It all has a hurried sense to it. With the offshore detention system running into troubles, the Australian government has had to find ways to get rid of the human residents it has promised never to settle in the country. This highly dubious policy, far more than anything Donald Trump could ever wish for, entrenches a further wall of imperviousness to refugee claims from those travelling by boat to Australia.
Max Chalmers provides a neat survey of the quagmire of cruelty that has unfolded over the years.
Three years after the initiation of Operation Sovereign Borders, four years after Australia recommended the transfer of refugees to Nauru, and 15 years after John Howard ground people rescued by the Tampa into political capital, Australia’s refugee policy remains a mess of contradictions.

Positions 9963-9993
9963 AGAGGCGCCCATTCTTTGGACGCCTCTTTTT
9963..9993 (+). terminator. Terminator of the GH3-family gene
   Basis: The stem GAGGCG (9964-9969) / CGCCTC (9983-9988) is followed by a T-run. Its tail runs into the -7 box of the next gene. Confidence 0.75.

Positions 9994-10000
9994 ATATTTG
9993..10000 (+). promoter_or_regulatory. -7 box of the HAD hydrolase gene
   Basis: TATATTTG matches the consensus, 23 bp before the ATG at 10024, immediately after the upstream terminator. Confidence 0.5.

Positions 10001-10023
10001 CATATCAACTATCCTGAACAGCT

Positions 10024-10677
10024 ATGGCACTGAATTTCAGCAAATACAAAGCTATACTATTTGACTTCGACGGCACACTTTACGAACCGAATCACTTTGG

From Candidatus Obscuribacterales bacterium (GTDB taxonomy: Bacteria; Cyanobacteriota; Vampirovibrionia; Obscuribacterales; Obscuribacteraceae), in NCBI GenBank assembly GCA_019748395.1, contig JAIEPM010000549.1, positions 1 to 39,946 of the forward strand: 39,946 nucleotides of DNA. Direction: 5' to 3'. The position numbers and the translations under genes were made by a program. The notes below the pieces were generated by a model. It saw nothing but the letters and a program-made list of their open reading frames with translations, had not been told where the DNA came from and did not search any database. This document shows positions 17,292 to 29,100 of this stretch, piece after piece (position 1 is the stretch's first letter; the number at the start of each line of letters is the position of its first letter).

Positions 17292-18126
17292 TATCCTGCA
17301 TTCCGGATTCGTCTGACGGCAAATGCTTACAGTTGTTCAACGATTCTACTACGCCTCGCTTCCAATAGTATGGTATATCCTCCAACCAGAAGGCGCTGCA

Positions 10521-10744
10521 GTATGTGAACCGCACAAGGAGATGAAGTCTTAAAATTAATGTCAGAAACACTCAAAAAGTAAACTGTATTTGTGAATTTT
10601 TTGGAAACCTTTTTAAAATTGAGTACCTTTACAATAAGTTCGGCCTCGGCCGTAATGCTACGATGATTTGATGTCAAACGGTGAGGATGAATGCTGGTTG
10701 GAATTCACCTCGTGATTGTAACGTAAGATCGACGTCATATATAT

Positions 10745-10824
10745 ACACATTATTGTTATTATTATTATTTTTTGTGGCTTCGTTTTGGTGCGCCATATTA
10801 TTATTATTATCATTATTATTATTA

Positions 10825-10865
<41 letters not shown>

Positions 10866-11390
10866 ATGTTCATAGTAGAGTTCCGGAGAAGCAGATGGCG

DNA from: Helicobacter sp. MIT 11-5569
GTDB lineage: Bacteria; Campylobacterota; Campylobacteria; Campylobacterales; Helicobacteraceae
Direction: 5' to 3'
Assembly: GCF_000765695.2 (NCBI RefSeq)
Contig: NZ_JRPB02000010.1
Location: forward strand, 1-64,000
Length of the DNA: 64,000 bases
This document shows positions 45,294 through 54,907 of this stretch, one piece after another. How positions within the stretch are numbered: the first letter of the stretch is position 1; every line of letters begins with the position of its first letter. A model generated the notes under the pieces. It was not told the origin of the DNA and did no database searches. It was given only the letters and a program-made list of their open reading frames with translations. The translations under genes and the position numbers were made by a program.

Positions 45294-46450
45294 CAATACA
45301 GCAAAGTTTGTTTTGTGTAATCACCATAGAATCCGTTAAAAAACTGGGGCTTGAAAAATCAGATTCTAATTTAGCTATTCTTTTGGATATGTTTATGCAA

This pickle has found form in what has been deemed a “one off” deal with the United States. Desperate to move refugees off the Manus Island facility after the Supreme Court of Papua New Guinea gave it a legal drubbing, officials in Canberra were keen to find a country – almost any other country – to take them.
The Obama administration has provided a helping hand, when it might have done better telling its small, insular ally that they would be far better actually taking the refugees themselves. But the modern economy of refugee swamps, resettlement and movement is specifically designed to evade the now less than holy United Nations Refugee Convention.